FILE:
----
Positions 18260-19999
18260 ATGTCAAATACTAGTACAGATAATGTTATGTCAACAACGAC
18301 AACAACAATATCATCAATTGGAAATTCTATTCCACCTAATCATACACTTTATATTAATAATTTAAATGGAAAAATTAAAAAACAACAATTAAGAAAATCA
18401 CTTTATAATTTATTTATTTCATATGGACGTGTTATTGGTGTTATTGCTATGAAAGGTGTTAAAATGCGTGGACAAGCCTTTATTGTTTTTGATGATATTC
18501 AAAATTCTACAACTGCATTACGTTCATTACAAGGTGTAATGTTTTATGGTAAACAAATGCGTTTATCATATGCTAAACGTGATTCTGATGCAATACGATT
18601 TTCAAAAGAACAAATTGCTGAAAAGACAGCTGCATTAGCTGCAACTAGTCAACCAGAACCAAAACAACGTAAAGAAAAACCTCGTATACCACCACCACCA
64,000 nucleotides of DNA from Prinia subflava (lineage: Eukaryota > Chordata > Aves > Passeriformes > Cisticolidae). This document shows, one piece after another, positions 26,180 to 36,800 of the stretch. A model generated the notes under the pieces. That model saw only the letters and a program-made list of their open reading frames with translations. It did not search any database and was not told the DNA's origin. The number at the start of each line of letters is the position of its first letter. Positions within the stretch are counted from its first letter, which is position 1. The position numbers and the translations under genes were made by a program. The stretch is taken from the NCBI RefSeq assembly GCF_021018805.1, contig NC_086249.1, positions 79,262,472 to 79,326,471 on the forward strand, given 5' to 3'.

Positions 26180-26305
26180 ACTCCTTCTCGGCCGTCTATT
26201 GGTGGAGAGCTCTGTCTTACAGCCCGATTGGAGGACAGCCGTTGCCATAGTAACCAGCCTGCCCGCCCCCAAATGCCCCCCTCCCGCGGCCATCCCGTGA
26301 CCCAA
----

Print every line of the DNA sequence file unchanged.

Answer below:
Positions 18260-19999
18260 ATGTCAAATACTAGTACAGATAATGTTATGTCAACAACGAC
18301 AACAACAATATCATCAATTGGAAATTCTATTCCACCTAATCATACACTTTATATTAATAATTTAAATGGAAAAATTAAAAAACAACAATTAAGAAAATCA
18401 CTTTATAATTTATTTATTTCATATGGACGTGTTATTGGTGTTATTGCTATGAAAGGTGTTAAAATGCGTGGACAAGCCTTTATTGTTTTTGATGATATTC
18501 AAAATTCTACAACTGCATTACGTTCATTACAAGGTGTAATGTTTTATGGTAAACAAATGCGTTTATCATATGCTAAACGTGATTCTGATGCAATACGATT
18601 TTCAAAAGAACAAATTGCTGAAAAGACAGCTGCATTAGCTGCAACTAGTCAACCAGAACCAAAACAACGTAAAGAAAAACCTCGTATACCACCACCACCA
64,000 nucleotides of DNA from Prinia subflava (lineage: Eukaryota > Chordata > Aves > Passeriformes > Cisticolidae). This document shows, one piece after another, positions 26,180 to 36,800 of the stretch. A model generated the notes under the pieces. That model saw only the letters and a program-made list of their open reading frames with translations. It did not search any database and was not told the DNA's origin. The number at the start of each line of letters is the position of its first letter. Positions within the stretch are counted from its first letter, which is position 1. The position numbers and the translations under genes were made by a program. The stretch is taken from the NCBI RefSeq assembly GCF_021018805.1, contig NC_086249.1, positions 79,262,472 to 79,326,471 on the forward strand, given 5' to 3'.

Positions 26180-26305
26180 ACTCCTTCTCGGCCGTCTATT
26201 GGTGGAGAGCTCTGTCTTACAGCCCGATTGGAGGACAGCCGTTGCCATAGTAACCAGCCTGCCCGCCCCCAAATGCCCCCCTCCCGCGGCCATCCCGTGA
26301 CCCAA